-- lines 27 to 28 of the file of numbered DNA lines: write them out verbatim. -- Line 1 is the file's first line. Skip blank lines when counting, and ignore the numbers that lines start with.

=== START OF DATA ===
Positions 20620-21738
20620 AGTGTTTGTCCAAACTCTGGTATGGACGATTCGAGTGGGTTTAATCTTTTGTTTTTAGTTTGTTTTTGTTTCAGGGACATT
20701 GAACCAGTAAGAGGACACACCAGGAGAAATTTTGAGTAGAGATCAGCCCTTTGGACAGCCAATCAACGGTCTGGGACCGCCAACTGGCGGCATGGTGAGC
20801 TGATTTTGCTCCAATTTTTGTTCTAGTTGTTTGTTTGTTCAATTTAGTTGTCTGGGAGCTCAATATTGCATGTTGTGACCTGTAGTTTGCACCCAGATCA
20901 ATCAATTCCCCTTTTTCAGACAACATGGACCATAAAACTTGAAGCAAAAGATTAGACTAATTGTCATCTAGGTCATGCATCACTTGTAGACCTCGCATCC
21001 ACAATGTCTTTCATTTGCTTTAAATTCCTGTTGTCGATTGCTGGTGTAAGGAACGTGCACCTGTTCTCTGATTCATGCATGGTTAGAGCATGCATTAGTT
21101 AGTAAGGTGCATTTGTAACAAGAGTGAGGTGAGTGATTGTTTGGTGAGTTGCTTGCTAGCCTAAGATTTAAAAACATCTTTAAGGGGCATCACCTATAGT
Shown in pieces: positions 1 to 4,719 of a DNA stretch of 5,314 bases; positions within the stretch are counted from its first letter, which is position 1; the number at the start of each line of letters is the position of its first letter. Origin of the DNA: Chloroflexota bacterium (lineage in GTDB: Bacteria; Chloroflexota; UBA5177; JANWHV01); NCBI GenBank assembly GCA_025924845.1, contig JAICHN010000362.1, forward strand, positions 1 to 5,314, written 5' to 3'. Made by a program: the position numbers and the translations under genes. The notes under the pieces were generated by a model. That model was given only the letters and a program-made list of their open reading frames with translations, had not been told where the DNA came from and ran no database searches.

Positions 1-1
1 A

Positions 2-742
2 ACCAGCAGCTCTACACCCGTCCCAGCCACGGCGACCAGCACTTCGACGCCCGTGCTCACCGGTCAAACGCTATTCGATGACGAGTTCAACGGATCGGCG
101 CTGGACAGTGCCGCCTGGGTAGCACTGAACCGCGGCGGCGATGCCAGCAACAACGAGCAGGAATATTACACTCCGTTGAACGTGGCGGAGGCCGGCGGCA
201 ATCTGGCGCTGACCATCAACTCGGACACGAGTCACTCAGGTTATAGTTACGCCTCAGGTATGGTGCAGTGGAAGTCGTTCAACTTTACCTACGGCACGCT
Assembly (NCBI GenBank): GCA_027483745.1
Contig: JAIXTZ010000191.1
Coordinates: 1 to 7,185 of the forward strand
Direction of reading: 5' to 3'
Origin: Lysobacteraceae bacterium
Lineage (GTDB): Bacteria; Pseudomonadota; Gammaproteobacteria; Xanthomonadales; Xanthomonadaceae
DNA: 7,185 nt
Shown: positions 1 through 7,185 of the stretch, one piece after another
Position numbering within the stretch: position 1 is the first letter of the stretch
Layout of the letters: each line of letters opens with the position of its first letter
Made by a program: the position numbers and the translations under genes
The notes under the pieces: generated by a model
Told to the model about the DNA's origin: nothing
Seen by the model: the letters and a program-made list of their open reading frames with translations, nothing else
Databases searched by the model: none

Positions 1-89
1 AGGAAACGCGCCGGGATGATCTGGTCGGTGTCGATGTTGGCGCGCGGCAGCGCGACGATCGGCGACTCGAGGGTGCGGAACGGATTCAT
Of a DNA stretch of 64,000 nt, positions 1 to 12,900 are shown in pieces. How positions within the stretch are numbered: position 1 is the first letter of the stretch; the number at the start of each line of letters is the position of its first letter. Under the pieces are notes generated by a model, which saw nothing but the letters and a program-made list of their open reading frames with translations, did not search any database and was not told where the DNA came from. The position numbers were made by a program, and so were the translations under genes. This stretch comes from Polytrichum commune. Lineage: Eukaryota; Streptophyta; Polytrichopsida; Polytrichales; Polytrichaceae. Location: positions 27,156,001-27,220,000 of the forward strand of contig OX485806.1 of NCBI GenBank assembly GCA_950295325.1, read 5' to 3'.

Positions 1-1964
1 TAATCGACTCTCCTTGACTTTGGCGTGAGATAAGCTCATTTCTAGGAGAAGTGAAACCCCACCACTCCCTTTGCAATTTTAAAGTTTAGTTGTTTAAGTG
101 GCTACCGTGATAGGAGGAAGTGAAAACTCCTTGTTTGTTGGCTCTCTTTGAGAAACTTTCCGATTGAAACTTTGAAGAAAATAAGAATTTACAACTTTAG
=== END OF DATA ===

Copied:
Told to the model about the DNA's origin: nothing
Seen by the model: the letters and a program-made list of their open reading frames with translations, nothing else